Jan. 29, 2006 –The V.I. Board of Education Saturday passed policies for block scheduling along with requirements for the selection of the valedictorian and salutatorian. The board also approved the certification of 36 teachers.
The section in the valedictorian and salutatorian policy that mandated eligible students must have successfully completed at least two Advanced Placement courses or a least four Honors courses during high school sparked discussion.
Noreen Michael, education commissioner, told the board, "We want to push our best and brightest to take challenging courses."
Board member Shawn Gibson said, "The fact that this disenfranchises the majority of our students bothers me."
Board member Malik Sekou said, "It is a good policy. We should be challenging all our students."
The measure passed with five board members for and two against. The block scheduling policy — which would take students from seven 50-minute classes each day to four 90-minute classes — was not unanimously accepted either. Judy Gomez, board chair, voted against it saying that she thought the new policy would be too disruptive for students trying to get all their necessary courses scheduled. The policy states, "Block scheduling is authorized for use in junior and senior public high schools in the Virgin Islands."
The block scheduling policy is to go into effect next school year. However, the policy concerning the selection of the valedictorian and salutatorian won't go into effect until the 2007-2008 school year, giving time to students who might choose to take AP or Honors courses before their senior year.
After the motions were passed, Gomez informed Michael, who appeared at the meeting to answer questions about the policies, that the board had earlier approved sending a letter to Gov. Charles W. Turnbull to resolve another problem the board was having with the Department of Education. The board has been trying to get files from the department's human resources department to determine how the process on teacher certification was proceeding.
Gomez said the board approved the letter because it had not heard back from Michael concerning the scheduling of a meeting to resolve the problem. Michael said a letter from her office would be forthcoming to the board on Monday. She said it had been delayed because of her recent illness.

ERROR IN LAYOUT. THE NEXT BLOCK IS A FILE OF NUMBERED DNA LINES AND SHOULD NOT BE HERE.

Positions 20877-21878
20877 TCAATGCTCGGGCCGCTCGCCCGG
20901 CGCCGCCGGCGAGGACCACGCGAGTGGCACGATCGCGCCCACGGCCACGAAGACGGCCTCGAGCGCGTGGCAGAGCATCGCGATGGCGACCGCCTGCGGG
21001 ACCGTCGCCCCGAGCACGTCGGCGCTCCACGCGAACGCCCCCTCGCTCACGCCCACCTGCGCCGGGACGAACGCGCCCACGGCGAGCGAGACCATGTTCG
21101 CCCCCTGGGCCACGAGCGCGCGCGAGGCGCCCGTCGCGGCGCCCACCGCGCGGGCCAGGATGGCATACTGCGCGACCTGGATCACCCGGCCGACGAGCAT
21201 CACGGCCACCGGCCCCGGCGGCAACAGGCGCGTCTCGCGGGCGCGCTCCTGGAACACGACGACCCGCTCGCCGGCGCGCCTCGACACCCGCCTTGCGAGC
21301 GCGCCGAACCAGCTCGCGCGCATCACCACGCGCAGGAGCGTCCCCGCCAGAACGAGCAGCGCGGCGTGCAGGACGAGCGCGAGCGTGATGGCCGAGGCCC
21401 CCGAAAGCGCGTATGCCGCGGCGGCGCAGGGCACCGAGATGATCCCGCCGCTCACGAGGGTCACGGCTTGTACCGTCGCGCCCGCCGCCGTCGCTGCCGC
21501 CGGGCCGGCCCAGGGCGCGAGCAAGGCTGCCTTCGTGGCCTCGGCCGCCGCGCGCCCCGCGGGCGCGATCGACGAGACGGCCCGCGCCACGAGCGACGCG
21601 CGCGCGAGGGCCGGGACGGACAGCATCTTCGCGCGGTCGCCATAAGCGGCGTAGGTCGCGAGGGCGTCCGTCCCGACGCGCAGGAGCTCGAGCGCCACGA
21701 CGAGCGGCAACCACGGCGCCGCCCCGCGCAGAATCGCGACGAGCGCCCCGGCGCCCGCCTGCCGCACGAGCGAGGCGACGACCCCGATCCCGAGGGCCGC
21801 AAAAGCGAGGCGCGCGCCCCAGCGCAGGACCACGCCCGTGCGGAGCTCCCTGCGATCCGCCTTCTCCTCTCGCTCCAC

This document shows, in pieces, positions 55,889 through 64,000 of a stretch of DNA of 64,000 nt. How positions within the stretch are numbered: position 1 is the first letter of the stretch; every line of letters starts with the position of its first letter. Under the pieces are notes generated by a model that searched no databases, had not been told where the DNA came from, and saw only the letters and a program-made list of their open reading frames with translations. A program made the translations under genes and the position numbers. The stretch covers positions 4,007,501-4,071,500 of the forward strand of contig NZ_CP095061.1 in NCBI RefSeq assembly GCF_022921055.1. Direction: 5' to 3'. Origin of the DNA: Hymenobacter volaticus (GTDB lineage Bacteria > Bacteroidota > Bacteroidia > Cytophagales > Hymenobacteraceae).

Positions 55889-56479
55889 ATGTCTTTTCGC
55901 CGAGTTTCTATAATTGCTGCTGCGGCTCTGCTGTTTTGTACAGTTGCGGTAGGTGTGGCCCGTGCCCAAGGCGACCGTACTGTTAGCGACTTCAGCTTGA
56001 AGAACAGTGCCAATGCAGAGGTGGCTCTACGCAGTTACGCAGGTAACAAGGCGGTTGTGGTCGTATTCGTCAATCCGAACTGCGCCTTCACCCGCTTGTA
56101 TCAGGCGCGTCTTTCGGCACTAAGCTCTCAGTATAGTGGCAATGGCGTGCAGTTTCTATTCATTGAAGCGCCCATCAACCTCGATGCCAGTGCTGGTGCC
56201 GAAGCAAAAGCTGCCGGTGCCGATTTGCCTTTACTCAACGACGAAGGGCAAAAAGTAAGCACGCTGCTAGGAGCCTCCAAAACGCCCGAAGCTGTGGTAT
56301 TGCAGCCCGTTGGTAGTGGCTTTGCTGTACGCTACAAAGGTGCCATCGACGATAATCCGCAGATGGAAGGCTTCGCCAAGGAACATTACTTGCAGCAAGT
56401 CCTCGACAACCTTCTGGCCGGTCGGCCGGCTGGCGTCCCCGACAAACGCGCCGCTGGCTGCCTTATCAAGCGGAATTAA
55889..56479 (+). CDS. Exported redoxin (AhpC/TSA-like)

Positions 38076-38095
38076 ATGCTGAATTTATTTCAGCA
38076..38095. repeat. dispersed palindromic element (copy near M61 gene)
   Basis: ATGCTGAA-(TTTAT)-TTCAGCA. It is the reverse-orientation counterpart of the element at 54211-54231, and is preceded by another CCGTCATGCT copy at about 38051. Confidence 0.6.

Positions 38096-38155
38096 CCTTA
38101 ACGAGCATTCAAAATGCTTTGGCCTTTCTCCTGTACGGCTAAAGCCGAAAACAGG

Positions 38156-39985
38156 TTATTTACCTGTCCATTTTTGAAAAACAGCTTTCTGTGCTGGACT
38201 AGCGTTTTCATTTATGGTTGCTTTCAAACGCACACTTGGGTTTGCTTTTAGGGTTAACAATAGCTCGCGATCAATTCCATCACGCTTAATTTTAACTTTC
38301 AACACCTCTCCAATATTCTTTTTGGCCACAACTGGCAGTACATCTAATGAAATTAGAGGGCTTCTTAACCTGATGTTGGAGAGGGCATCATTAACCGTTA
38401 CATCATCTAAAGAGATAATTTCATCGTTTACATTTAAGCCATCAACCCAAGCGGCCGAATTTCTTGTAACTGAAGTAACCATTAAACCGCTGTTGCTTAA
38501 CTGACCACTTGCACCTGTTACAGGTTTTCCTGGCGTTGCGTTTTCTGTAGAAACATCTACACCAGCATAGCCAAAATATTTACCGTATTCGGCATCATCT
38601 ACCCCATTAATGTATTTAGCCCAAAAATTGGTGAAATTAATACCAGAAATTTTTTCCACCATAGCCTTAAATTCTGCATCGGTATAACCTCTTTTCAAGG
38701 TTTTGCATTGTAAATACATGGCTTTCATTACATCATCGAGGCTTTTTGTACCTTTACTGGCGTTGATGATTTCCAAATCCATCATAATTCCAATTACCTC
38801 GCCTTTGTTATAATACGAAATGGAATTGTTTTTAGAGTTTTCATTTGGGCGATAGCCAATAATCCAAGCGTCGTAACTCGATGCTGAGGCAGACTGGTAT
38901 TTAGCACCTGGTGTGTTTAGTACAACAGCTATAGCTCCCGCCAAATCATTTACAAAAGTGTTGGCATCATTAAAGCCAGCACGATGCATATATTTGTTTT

The meeting started with testifiers Steve Nisky, Sen. Terrence "Positive" Nelson and Patricia Oliver touching on a variety of subjects, including the previous evening's hearing on the Positive Connection Education School on St. Croix.
Nisky questioned why the board is considering changing what appears to be a successful school on St. Croix and modeling it after a program on St. Thomas that has only been in effect one year and has no "track record."
Gomez said that the effort was to comply with requirements for federal funds that apparently are easier to get for programs like that on St. Thomas than for schools like Positive Connections.
Nelson, who taught in the V.I. public school system for nine years before becoming a senator, questioned whether Positive Connections was actually a success or just a "dumping ground" for certain students. He said that only 25 percent of the students assigned to the school were showing up with any regularity. He said the board should be considering a school where attendance is mandatory and maybe even set up as a boarding school.
Nelson also dealt with board members' concerns that the board does not have the authority to right what is wrong with education in the Virgin Islands. Nelson said he believes the board has the power; it just needs to assert that authority. He said, "You are a board of education. Assert yourself as a board of education. Right now the board is too complacent."
Gomez responded, "We can't go out and assert ourselves. Our only power comes from the Legislature."
Sekou said, "We need to launch a campaign to gain power so we can actually administer public education. The system is now not working and has not worked for years."
Board member Keith Richards responded to remarks from Nisky concerning the overall state of the Department of Education. Richards said the department was dysfunctional and "presently overwhelmed by all its problems."
He added, "What I don't understand is, we all say education of our children is a priority, but we have not restructured the system. We have restructured other departments in the government."
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